FL - Everglades Wilderness Waterway Day 7 - Rodger's River Chickee to Highland Beach - 16.4 miles



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The Nightmare, a narrow channel through the mangroves filled with roots and mosquitos, proves to be too tough. We bail out about half way trough and head out to Highland Beach.




by Julio Perez and Hank McComas

The natural question that comes up is, “Why return to the shore only to turn back to the interior on the following day?” The answer is: Harney Creek Chickee is closed for repairs. This pivotal site in any extended journey in the interior was out of service so the best alternative that would allow us to end up in the far interior of the everglades was to return to the beach. This plan was challenging because it made our 7th day between 21 and 27 miles with very challenging navigation in the narrow channels of the eastern section of the park.




The days travel took us down the scenic Broad river. This narrow stream with many long curves gave us opportunity to browse the mangroves more closely. We saw many more epiphytes and bromeliads than we had seen near the coast, larger healthier mangroves and roosting sites for Ibises and Herons. We saw a couple of alligators cruising along too!




The adventure for today was ‘The Nightmare”. This section of the wilderness waterway is complete with warnings that it will be impassable except at higher tide levels. We traveled about three miles of the trail before we were stopped by deadfall and no alternative route. The mosquitoes had a supersized meal before we located the route toward the coast.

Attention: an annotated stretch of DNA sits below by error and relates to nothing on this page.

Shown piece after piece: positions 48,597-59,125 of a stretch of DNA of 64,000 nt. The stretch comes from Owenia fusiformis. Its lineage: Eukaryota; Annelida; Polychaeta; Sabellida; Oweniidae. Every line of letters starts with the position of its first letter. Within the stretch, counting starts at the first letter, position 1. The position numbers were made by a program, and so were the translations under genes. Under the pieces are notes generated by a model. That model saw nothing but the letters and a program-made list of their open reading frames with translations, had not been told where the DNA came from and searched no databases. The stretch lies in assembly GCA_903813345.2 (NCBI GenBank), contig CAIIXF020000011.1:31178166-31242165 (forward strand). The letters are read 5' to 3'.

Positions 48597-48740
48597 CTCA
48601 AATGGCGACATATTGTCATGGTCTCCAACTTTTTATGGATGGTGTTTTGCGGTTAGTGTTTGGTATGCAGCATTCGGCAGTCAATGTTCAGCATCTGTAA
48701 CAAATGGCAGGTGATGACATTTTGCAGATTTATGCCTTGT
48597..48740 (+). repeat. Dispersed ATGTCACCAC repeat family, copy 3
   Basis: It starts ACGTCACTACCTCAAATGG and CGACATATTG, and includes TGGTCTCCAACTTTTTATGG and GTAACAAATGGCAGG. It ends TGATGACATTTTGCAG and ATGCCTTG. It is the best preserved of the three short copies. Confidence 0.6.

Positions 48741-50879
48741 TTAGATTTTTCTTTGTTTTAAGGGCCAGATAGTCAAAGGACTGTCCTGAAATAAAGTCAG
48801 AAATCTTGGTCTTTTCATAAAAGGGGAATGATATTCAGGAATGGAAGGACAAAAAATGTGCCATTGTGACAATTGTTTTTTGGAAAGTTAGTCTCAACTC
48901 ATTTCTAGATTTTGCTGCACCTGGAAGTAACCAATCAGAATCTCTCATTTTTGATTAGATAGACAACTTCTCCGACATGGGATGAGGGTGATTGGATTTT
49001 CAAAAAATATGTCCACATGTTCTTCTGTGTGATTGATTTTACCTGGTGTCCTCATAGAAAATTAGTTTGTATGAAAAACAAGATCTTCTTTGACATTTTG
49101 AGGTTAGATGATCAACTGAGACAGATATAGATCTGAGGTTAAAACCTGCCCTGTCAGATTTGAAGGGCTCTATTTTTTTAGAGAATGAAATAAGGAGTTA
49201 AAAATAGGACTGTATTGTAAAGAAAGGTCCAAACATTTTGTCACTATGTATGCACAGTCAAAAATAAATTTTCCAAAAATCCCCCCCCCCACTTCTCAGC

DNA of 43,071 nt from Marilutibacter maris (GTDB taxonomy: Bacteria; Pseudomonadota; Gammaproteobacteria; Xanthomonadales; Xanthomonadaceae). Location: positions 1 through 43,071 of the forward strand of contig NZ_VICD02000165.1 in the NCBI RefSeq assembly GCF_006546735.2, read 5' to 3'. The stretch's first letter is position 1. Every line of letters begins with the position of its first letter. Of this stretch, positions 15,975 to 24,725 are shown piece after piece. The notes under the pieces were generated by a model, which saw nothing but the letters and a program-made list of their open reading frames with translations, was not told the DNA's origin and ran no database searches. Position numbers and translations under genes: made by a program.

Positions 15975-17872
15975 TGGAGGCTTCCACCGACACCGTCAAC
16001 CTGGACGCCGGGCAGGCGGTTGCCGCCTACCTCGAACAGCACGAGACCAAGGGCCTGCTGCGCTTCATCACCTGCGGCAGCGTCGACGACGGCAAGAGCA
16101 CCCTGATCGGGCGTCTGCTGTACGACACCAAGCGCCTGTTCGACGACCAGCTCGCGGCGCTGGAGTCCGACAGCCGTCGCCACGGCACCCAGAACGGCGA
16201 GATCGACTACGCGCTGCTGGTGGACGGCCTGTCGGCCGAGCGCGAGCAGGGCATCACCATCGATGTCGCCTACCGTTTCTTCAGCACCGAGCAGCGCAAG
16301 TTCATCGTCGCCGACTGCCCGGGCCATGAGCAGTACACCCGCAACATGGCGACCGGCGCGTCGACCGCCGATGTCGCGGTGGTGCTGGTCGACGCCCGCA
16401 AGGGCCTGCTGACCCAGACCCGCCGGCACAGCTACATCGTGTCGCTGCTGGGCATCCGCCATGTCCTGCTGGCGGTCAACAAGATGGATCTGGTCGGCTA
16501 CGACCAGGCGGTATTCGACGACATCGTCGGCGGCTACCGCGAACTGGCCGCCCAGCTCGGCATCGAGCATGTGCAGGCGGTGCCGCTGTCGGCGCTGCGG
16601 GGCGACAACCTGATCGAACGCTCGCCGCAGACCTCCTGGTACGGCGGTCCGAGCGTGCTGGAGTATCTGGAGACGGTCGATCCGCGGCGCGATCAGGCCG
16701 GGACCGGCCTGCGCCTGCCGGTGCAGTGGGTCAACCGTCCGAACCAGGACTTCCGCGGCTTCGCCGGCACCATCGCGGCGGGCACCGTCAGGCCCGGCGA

Tarpon seen here
Tarpon seen here
Photo by Julio Perez



The stream that lead us to coast was amazing; narrow, winding and full of wildlife. There were gators, birds and the fish were huge. We followed a half dozen Tarpon down the stream while they seemed to play; breaking water in front of our boats every ten feet. One swam by Hanks boat, rolled on its side and I think it winked at him. He named him Moby. They accompanied us all the way to the shore where we turned north for our second visit to Highland Beach.
Approaching the beach on this day was slower because the tide was lower and the wind was from SE, yet we arrived with enough time to prepare a comfortable camp complete with smoky fires to discourage the mosquitoes.




The tide was indeed lower than the last time we were here. there was a large band of exposed mud along the shore. We needed to paddle past our intended camp site to reach a spot where the water at least wetted the solid light brown sand. Even so we grounded short of the beach. While lifting my boat from the mud to put it up on the sand, I lost my footing when I was unable to pick my foot up out of the sticky mud. The wait of the laden kayak just pushed me over and i fell into the stinking muck. With no deep water anywhere, I just washed off as best as I could with a kerchief. The threatening rain never materialized so I went to bed a little gritty.

I must admit that eating well for 6 days got the better of me, because I started to think that I could find a way to make anything taste OK. Well I was wrong! Hank had the good judgement to refuse to try some of my inventions. He said he could tell from the look on my face.




We built and uncharacteristically large fire below the high water mark on the beach and covered the blaze with damp seaweed. This sent up a torrent of smoke that did a good job in suppressing the mosquitos. We built a smaller one on the other side of the tent as the wind kept changing directions as a dark cloud passed overhead.
 We were up late that night and out late the next morning. Two does watched curiuosly as we emerged from our tents. Unfortunately, they were not the only ones waiting for us.

On to Day 8....


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